Saturday, September 10, 2011

Twenty-Fourth Sunday of the Year A: Reflections- Fr. Udoekpo Michael

Twenty Fourth Sunday of the Year A: Reflections- Fr. Michael Udoekpo
Readings: Sirach 27; 30–28:9; Ps103:1-4, 9-12; Rom 14:7-9 and Matt 18:21-35

 A Community of the Forgiven

 In the Second reading of today Paul says, “None of us lives for oneself, and no one dies for oneself. For if we live ,we live for the Lord and if we die, we die for the Lord" (Rom 14:7-9). This  makes sense when we look back individually, as a family, a seminary, a church, as a community or society at God’s gratuitous acts of creation (bara’) in Genesis 1–11. 

 Yes, Adam and Eve had disobeyed, Cain offended Abel, man was arrogant with the structure of tower of Babel, yet God would still forgive. He would love. He showed this loving plan in His covenants with Noah, Abraham (12–50) and Moses (Exodus) whom he called. Besides Peter, Paul, Augustine and other saints in recent history, many Judges and Kings had come and gone with fractured covenant promises that led to exiles, but with enduring hope of restoration in a forgiving Christ, God’s incarnate.

This same forgiving image of God who freely and gratuitously created us in his own likeness and liberated us through his compassion is extolled by the Psalmist today:

“The Lord is  kind and merciful, slow to anger, and rich in compassion.” A God who creates and liberates no matter what! He wants us to be like him, to imitate him in his compassion, orderliness and peace.

How do we respond to these image likeness of God? His compassion, forgiveness and love. How do I react to someone who gives me hard time challenges my faith, my beliefs and values so that when I pray as a Christian my sins would be forgiven?

Ben Sira and his contemporaries  had undoubtedly suffered terrible injustices including threats to their faith and existence in hands of Hellenism. Sometimes something similar to what we may continue to suffering today. Yet he recommended in the first reading, forgiveness and practice of those laws given to Moses by God in the midst of such difficulties. “Wrath and anger” he says are “hateful things.” We should always “think of the commandments” overlook faults and hate not our neighbors with vengeful spirits.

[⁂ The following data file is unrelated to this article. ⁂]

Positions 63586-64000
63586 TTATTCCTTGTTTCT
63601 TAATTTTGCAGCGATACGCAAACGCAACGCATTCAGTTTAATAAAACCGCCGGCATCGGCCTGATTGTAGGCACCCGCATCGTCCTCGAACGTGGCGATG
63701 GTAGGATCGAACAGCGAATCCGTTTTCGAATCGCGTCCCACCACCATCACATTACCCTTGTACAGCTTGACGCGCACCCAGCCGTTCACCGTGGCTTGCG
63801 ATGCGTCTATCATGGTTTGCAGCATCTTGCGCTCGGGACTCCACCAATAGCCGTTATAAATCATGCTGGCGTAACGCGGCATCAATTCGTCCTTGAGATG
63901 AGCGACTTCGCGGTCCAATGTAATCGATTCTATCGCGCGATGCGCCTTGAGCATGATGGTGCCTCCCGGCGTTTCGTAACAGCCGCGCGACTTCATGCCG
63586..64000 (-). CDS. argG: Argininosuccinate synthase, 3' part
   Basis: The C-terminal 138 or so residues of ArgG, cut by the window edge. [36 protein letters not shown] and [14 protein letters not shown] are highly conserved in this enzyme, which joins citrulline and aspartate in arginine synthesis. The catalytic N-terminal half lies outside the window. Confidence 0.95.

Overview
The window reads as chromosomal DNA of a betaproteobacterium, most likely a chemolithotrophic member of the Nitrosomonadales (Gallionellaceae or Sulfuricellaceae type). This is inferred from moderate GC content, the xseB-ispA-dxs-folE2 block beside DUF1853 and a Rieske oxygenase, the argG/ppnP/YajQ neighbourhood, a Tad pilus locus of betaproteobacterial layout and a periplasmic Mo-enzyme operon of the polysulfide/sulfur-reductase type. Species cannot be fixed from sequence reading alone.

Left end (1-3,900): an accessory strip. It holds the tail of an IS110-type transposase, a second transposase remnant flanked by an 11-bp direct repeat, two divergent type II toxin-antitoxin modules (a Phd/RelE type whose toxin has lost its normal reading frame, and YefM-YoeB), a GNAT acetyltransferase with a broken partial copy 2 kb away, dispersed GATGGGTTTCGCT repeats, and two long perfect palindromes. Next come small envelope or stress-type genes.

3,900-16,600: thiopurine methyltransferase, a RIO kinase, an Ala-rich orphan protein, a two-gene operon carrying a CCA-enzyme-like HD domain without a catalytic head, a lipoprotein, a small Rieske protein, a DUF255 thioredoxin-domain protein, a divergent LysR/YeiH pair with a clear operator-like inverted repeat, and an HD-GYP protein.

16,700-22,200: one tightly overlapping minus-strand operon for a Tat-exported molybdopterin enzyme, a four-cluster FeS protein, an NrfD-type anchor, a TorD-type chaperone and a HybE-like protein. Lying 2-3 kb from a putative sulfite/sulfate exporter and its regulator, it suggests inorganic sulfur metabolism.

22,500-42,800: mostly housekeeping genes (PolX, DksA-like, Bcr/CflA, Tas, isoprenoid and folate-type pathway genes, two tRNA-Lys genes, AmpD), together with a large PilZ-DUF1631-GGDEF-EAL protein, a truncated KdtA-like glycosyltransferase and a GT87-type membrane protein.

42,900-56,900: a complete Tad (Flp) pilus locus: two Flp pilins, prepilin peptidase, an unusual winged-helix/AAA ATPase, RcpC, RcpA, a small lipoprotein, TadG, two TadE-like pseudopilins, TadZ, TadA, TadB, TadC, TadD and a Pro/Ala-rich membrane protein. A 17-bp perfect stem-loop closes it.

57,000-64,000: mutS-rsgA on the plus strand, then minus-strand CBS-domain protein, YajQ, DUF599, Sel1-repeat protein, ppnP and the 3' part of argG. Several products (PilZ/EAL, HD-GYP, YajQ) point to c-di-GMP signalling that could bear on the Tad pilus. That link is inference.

Similarly in the Gospel of Matthew 18:21-35 Jesus reminds us that there should be no limit to forgiveness expressed rhetorically in “seventy-seven times seven,” (v 22) completely opposite Lamech’s vengeful spirit in Genesis4:24.  The illustration of Jesus with this parable of the unforgiving servant, once forgiven is compelling. If the master had forgiven  him, showed him clemency and mercy, he is supposed to imitate the  master- Christ in this case by forgiving  his friend in return, even with such  an incomparable  fragment of debt (v 33).

We need prayers at this Holy Mass, because it is getting harder and challenging in today's world of  wars, revenge, terrorism, litigations and discriminations, sometimes in a very fanciful and disquised  "sugar coated " manner. Where do we draw the line between particular civil laws of particular nations, of particular culture and the universal message of the Gospel- even after adaptation and inculturation. As a forgiving community when do we go to  civil  courts as Christians and when do we begin to imitate Christ, Paul and Ben Sira, or forgive as a community of the forgiven?